Structural Biochemistry of T-Cell Receptor Activation

ASPIRE Award (2023-Present)

Thomas Walz, PhD; Ryan Notti, MD, PhD, The Rockefeller University

Thomas Walz, PhD

Ryan Notti, MD, PhD

Immunotherapy has emerged as a powerful approach for managing advanced cancers, offering durable responses in previously treatment-resistant malignancies. However, most patients will not respond to these treatments, and many will suffer substantial toxicity, making optimization of cancer immunotherapy a pressing unmet clinical need. Signaling through the T-cell receptor (TCR) plays a central role in many immuno-oncology agents, including immune checkpoint inhibitors, adoptively transferred T cells, and bispecific T cell engagers. TCRs recognizes peptides displayed on cell surfaces by major histocompatibility complex proteins  and is essential for immune activation. However, despite decades of study and recent structural biology breakthroughs, major knowledge gaps remain in our knowledge of TCR structure and function. In particular, the role of allostery and conformational changes in TCR signaling remains controversial and their contribution to activation is an open question. These gaps have hampered efforts to improve agents which rely on TCR activation.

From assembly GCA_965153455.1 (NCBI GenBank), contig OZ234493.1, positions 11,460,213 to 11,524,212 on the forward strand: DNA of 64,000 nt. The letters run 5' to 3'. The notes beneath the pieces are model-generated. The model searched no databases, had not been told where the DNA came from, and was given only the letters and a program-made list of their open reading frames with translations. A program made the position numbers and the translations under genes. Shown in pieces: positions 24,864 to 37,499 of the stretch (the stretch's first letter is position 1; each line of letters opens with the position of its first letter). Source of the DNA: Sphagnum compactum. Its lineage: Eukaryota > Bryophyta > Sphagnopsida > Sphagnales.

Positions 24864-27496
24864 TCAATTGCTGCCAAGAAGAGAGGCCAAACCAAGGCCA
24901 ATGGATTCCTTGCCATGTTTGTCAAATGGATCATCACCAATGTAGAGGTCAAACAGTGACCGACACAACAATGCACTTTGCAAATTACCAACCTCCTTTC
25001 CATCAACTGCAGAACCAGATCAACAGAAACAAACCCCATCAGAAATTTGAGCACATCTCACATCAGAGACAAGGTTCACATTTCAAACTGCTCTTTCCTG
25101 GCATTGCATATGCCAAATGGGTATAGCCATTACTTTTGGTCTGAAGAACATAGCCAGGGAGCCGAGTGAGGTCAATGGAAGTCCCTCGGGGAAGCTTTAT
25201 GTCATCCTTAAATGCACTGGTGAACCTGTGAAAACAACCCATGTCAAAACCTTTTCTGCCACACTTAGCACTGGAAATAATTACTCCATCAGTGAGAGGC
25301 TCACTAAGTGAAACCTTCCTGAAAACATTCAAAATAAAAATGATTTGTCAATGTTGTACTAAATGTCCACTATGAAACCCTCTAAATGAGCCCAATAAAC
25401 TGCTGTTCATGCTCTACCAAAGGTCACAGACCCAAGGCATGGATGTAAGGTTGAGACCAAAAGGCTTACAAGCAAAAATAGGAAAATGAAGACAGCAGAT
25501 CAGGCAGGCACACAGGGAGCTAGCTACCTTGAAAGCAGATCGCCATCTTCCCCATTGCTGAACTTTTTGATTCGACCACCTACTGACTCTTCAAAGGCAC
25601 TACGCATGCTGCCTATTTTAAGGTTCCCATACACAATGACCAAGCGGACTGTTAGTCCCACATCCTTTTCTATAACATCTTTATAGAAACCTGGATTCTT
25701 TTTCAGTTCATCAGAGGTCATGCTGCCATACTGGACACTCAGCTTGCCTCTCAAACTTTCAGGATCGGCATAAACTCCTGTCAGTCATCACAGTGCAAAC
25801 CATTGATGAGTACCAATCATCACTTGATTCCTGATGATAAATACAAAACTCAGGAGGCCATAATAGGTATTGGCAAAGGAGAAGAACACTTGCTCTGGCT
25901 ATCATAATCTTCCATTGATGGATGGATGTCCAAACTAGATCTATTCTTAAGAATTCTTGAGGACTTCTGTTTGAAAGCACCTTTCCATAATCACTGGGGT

Recently, Tom Walz and Ryan Notti determined the structure of the TCR in the context of a native-like lipid membrane, unveiling a novel resting state of the receptor and supporting the hypothesis that conformational changes are necessary for TCR activation. Building upon this discovery, the team now proposes a series of investigations to further explore TCR structure and function. To do so, they will investigate whether conformational change is necessary for TCR function using biochemical and cellular assays, and determine the structure of the TCR in its activated state in a native-like lipid environment using cryo-electron microscopy. By delving into the conformational dynamics and functional properties of the TCR, this research holds the potential to unlock valuable insights that could enhance our understanding of TCR-mediated immune responses. These findings may guide the development of innovative strategies to modulate TCR signaling for therapeutic purposes and provide valuable insights into the influence of inherited TCR variations on cancer treatment outcomes.